In part 2 of this 5 part series, I will explore the issue of Broker Compensation otherwise known as the Commission.
When you list your home it is not the price you get that matters most; it is the “Walk Away” dollars. Before signing a listing contract, it is required of all real estate agents that they supply a closing cost estimate to the property owner. One of these costs will be the Broker Compensation or commission.
The Broker Compensation will be in paragraph 5 of the listing contract as a percentage of the sale price of the home. There is also a space that allows for a flat fee, noted by the term “OR,” followed by the term “Whichever is Greater.” There are many reasons for the flat fee, but I will give you my take.
Take a home listed for $50,000 at 6% commission. The cost will be $3,000 if it sells for that amount. If the home ultimately sells for $40,000 the commission would be $2,400. The brokerage may have a minimum commission they charge, say $3,000 for this example. This amount would be listed in the flat fee space. This way if the home does sell for less than $50,000 the minimum Broker Fee would be enforced as the “Greater”.
Following the percentage and flat fee “Whichever is Greater” portion comes the “AND”. This space is reserved for any additional fee or fees as the Broker and Seller agree. In many cases, this is where the service, consultation or transaction fee, if any, is placed. It may also be agreed that part of the commission or a fee may be paid up front and, in BOLD letters stated (non-refundable).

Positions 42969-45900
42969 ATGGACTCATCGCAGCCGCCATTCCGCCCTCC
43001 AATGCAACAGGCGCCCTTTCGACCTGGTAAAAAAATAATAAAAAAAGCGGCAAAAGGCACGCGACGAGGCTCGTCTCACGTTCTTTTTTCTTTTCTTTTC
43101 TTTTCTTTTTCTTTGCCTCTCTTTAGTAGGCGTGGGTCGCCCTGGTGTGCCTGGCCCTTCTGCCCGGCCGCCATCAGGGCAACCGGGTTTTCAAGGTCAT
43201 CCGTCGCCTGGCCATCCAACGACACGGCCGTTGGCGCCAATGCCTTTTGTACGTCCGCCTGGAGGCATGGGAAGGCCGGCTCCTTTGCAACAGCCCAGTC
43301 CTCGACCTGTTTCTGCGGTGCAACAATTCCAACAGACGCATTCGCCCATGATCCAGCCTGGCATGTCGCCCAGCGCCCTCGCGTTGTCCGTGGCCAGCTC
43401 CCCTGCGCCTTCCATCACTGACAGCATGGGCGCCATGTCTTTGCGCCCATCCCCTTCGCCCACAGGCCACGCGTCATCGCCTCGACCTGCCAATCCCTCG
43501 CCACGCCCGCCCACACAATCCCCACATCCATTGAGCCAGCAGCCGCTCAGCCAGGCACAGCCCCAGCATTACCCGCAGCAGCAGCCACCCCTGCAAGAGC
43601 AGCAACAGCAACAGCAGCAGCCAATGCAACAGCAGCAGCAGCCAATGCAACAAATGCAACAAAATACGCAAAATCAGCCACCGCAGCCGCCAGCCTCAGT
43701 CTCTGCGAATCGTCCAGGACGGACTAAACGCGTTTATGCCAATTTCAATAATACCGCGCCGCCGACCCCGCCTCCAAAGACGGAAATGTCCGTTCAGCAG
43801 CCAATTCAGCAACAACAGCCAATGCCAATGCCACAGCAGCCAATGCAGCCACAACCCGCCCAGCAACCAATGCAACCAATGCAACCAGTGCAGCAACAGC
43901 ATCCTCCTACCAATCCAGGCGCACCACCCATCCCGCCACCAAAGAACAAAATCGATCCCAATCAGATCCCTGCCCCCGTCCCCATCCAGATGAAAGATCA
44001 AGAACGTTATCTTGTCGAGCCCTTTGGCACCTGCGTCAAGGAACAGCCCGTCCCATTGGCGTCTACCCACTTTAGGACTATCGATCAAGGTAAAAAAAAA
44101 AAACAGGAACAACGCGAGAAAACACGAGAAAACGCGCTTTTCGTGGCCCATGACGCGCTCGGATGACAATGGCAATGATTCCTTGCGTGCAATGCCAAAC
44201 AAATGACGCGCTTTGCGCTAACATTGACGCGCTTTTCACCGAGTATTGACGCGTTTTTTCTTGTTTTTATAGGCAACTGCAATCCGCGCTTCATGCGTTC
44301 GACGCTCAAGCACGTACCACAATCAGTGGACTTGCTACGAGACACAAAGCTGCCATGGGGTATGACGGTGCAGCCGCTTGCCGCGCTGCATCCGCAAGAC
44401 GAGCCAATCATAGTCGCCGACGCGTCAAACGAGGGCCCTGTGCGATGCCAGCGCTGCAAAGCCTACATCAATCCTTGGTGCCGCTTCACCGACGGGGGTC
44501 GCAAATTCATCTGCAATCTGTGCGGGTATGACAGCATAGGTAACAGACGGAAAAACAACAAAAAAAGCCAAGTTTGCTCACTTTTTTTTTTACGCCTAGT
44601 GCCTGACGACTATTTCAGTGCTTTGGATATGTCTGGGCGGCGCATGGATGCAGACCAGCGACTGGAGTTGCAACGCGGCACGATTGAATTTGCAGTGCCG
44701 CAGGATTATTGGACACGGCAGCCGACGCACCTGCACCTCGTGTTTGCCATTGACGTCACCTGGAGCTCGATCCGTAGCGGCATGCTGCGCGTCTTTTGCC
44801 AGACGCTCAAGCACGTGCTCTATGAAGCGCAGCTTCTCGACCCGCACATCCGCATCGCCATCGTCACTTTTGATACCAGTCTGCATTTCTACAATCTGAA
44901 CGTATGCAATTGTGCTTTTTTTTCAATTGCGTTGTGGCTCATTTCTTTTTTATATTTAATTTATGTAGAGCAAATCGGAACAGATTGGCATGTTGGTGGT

The remainder of paragraph 5 details when and how the Broker earns the commission and fees. This part of the listing contract may be the most misunderstood of all. Because I am limited to the length of this article, I will attempt to be brief and to the point. The commission is earned when any ownership interest in the property is sold or exchanged during the term of the listing contract. This normally means the Broker produced a ready willing and able buyer for the property. According to the listing contract, it does not matter who produced the buyer. What matters is the property was sold or exchanged during the contract term, and even that can be vague.
If the contract term ends and negotiations are pending, a commission to the broker is still due if the deal gets done. The question is what constitutes a negotiation and whether or not those negotiations can be verbal or must be in writing. You may consider modifying the listing contract to remove the ambiguity of this issue.
Broker Compensation may be due if the Seller signs an agreement of sale then refuses to sell the Property, or if a Seller is unable to Sell the Property because of failing to do all the things required of the Seller in the agreement of sale. I have never charged a seller unless the transaction was completed but I do not behoove agents who have. A seller has the right to change their mind, but it does not mean an agreed to service was not performed.
If the property is taken by eminent domain, a commission is due the Broker.
If a sale of the property occurs within an agreed to amount of days after the listing contract ends, a commission is due the Broker if, the buyer was shown the property and it leads to a sale. This is not the case if the Seller lists the home with another brokerage. This is another misunderstood and somewhat ambiguous part of a listing contract that should be thoroughly discussed before signing.
Finally, the Broker may be due a fee if the sale falls through and the Buyer releases an earnest money deposit to the Seller. This is normally agreed to between the Broker and Seller up front as a percentage of the deposit.
Visit my website at JeffreyHogueRealtor.com to read part one of this series and stay tuned for the third installment in the next article!
Remember, ALL commissions and fees are negotiable!!!
Knowledge is Power!